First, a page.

Paul Martin Julius Kohlstock was a sanitary officer and researcher in tropical medicine. He studied medicine at the Friedrich-Wilhelm Institute and qualified as Doctor of Medicine in 1882. His doctoral studies dealt with "Typhus abdominalis" (typhoid fever) in children, a topic on which he published a paper that same year. Having joined the military in 1879 he was promoted to assistant medical officer in 1884. While stationed with the Schutztruppe (regional forces) in German East Africa (now Uganda) he started a study of malaria in 1889. The next year he was promoted to medical officer and married Olga von Livonius. Later he produced a substantial book, Aertzlicher Ratgeber fuer Ostafrika und tropische Malariagegenden (Medical adviser for East Africa and tropical malaria regions), containing advice aimed at travellers, settlers, emigrants, traders and missionaries in the tropics on equipment and the treatment of diseases and injuries. A third edition, revised after his death by Dr Mankiewietz, was published in 1910.
During the eighteen-nineties Kohlstock worked for some time under Dr Robert Koch* at the Institute for Infectious Diseases in Berlin, which came to be known as Koch's Institute. On 1 December 1896 he arrived in Cape Town as assistant to Koch, to investigate rinderpest at the request of the Colonial Office. A laboratory was established for them at Kimberley, where they developed a method of immunisation against the disease by means of subcutaneous inoculation with fresh bile derived from diseased animals. During the next two years two million head of cattle were successfully immunised using several variations of this method. However, during this period it was gradually replaced by more effective methods of inoculation with serum. When Kock left for India in March 1897 Kohlstock remained behind and described his further work on rinderpest in a report dated 17 May, which was published in the Agricultural Journal of the Cape of Good Hope later that month, and as Pamphlet No. 9, 1897, by the Cape of Good Hope Department of Agriculture. He developed a variation of Koch's method which consisted of the injection of 0,2 ml of virulent blood two weeks after the inoculation with bile. This came to be known as Kohlstock's method.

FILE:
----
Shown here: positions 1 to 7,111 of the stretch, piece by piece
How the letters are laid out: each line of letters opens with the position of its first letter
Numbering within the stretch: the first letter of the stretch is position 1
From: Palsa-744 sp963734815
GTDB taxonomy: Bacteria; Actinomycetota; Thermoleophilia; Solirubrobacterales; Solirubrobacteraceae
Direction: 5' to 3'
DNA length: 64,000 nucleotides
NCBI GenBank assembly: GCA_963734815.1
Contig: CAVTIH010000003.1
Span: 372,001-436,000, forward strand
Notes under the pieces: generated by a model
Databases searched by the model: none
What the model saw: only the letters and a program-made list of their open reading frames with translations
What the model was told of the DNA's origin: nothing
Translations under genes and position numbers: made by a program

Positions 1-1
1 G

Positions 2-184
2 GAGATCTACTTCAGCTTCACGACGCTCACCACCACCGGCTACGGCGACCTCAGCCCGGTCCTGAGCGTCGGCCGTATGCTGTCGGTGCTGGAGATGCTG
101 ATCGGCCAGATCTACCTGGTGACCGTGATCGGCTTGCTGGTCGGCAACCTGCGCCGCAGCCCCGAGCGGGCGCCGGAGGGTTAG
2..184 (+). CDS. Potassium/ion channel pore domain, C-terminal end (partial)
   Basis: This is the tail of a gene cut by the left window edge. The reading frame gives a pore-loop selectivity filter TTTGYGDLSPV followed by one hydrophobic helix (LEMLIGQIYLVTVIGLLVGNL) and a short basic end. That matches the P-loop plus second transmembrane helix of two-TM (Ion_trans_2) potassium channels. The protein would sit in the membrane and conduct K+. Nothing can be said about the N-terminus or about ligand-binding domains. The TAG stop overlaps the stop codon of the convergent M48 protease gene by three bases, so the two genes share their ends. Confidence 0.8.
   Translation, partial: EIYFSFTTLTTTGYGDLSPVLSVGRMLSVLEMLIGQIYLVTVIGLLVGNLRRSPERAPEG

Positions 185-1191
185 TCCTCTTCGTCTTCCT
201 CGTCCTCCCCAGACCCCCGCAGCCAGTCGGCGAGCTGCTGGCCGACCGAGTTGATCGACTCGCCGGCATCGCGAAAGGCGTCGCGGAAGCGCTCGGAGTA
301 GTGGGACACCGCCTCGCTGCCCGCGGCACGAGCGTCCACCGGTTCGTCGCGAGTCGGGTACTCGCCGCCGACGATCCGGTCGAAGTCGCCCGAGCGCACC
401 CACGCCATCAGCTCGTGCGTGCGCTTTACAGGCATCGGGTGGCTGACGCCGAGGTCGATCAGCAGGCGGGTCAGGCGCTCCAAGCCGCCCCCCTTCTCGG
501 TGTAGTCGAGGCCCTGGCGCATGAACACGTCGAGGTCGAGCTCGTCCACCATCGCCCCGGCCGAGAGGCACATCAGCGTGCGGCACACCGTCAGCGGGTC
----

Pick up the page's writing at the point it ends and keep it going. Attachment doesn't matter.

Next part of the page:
Kohlstock soon left Kimberley for German South West Africa (now Namibia) to teach Koch's method there. The work at the Kimberley laboratory was continued by W. Kolle* and G. Turner*. Kohlstock worked for some time at the Gammams veterinary experimental station near Windhoek, which had been established in 1895 as a lungsickness station. As a result of his visit the station was expanded and a centre for the production of rinderpest vaccine was established there in 1899.
Kohlstock was promoted to chief medical officer and professor in 1898 and remained associated with the Schutztruppe. He continued his studies of malaria, blackwater fever and rinderpest. In 1900 he went with an expeditionary force to China. There he died of typhoid fever at Tientsin (now Tianjin), not far from Beijing.